August 4

DayZ – Standalone

A couple of months ago I found myself discussing MMORPG’s with co-workers and lamenting the fact that most of the very popular games of this genre lack a complexity level capable of maintaining my interest for more than just a few weeks.  One of my co-workers (Romano), suggested I look into a new game under development by Bohemia Interactive called, “DayZ (Standalone)”.

I found the game in the Steam Store in early release Alpha stage, and even though it was $30 for an Alpha I decided to give it a try based only on his recommendation and a few YouTube videos.

For newcomers with zero experience in this game the learning curve is steep, partly due to the fact that it’s almost ridiculously easy for your avatar to perish.

Some highlights of game play include:

You are spawned into a map nearly the size of an entire State.  A Russian State.
With nothing more than a useless flashlight and battery.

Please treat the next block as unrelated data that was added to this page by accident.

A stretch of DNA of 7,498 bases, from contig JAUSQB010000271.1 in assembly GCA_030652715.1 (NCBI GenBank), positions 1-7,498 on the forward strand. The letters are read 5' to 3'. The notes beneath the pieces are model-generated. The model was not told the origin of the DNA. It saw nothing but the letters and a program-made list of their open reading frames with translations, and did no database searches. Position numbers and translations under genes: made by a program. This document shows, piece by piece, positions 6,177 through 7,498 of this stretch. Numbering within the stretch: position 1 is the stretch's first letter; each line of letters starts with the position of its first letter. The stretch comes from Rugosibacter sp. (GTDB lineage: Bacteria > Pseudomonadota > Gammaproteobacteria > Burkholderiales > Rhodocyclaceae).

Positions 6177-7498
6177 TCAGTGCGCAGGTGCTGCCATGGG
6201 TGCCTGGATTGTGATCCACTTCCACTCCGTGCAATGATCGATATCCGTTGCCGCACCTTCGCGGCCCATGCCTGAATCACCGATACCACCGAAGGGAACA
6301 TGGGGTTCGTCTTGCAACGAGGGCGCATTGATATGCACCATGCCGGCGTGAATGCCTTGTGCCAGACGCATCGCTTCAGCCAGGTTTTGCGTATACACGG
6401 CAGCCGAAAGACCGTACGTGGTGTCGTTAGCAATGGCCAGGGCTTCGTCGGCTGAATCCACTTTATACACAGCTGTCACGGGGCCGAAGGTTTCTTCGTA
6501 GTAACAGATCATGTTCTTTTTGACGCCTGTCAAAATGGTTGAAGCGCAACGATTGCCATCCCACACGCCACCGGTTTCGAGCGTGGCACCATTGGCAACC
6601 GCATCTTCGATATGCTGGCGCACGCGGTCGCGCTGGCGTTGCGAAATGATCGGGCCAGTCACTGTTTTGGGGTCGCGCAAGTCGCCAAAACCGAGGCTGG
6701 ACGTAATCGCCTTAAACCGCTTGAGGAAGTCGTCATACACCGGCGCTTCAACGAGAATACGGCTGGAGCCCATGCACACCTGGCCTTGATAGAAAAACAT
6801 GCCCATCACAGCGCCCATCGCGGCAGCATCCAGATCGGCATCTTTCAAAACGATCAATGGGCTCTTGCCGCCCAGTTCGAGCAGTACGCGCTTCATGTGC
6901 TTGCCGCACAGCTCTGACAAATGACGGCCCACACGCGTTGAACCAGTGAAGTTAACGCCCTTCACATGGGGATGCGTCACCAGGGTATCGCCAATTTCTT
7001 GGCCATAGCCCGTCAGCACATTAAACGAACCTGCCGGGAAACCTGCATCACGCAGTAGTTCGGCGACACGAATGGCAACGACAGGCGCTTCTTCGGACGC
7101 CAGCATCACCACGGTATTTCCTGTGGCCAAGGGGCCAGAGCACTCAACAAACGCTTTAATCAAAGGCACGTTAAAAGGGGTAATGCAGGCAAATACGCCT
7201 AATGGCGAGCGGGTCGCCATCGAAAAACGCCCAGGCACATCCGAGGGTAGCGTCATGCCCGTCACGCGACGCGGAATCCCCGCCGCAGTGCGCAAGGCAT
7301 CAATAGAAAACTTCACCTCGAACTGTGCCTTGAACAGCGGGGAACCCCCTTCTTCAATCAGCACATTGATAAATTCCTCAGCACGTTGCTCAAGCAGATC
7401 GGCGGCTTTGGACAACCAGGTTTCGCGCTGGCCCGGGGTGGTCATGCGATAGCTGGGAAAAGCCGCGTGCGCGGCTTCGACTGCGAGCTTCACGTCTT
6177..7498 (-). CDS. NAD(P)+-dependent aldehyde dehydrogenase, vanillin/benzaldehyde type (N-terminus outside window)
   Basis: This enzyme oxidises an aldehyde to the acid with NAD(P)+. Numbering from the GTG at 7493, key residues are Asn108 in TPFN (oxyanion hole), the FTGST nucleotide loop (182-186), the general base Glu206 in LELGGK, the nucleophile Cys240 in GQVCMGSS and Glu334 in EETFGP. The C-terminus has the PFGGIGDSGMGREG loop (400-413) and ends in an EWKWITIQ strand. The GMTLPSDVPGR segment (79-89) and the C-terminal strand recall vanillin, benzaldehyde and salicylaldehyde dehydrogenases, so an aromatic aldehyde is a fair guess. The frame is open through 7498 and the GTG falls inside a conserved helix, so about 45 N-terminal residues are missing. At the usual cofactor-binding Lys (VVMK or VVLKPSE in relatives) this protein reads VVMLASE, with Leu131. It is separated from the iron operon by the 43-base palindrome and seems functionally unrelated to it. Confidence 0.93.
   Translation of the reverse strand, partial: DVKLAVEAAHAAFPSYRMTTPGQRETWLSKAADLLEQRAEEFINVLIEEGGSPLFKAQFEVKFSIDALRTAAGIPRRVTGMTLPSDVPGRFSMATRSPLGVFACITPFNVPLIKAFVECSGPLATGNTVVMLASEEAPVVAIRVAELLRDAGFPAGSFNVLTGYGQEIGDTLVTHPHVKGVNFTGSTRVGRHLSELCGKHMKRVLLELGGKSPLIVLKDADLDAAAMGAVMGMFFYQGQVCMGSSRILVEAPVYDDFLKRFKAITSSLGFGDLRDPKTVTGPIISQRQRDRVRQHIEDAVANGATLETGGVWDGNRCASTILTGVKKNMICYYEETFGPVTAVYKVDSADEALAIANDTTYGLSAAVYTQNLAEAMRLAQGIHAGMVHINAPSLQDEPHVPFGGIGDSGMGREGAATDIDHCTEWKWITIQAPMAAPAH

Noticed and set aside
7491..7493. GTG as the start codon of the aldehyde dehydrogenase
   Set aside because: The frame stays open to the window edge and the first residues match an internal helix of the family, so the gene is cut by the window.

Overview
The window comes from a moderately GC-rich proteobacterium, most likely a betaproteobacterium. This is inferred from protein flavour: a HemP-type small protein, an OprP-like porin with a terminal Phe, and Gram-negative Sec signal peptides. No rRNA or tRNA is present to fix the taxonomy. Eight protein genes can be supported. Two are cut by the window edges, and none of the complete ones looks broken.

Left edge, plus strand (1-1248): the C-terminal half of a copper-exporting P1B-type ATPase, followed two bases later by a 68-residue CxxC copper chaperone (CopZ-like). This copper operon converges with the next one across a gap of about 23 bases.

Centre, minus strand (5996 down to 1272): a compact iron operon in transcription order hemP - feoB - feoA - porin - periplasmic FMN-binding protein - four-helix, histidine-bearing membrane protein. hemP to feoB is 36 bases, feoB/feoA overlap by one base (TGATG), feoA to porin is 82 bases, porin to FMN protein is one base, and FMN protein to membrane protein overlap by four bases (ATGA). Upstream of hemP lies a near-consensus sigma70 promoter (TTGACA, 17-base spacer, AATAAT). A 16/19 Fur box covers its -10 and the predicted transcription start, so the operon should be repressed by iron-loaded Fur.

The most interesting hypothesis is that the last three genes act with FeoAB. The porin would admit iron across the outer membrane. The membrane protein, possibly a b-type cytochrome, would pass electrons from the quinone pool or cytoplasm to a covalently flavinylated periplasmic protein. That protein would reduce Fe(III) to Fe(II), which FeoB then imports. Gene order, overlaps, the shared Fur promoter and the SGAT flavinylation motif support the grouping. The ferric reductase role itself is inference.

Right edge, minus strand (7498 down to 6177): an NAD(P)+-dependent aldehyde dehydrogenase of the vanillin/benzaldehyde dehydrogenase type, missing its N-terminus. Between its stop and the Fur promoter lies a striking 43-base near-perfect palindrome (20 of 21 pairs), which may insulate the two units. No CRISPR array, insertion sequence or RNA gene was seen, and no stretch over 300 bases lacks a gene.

All signs and words are in Russian.
Your character is very near starving and dehydrated immediately upon spawning.
There are no maps on your person unless you find one in a building.
Even if you find a map, there is no easy way to find out where you ARE on the map.
The only weapons/means of self defense are the ones you find by looting buildings and cars.
All of the AI (zombies), and most of the other players are hostile and dangerous.

The only object of the game at this point is to survive as long as possible, however, when you die, you die.  There is zero carry-over from a previous incarnation into the next.  Regardless of *why* you died, your next spawn in will be as “fresh meat” with nothing but your flashlight.  I’ve died in excess of 20 times.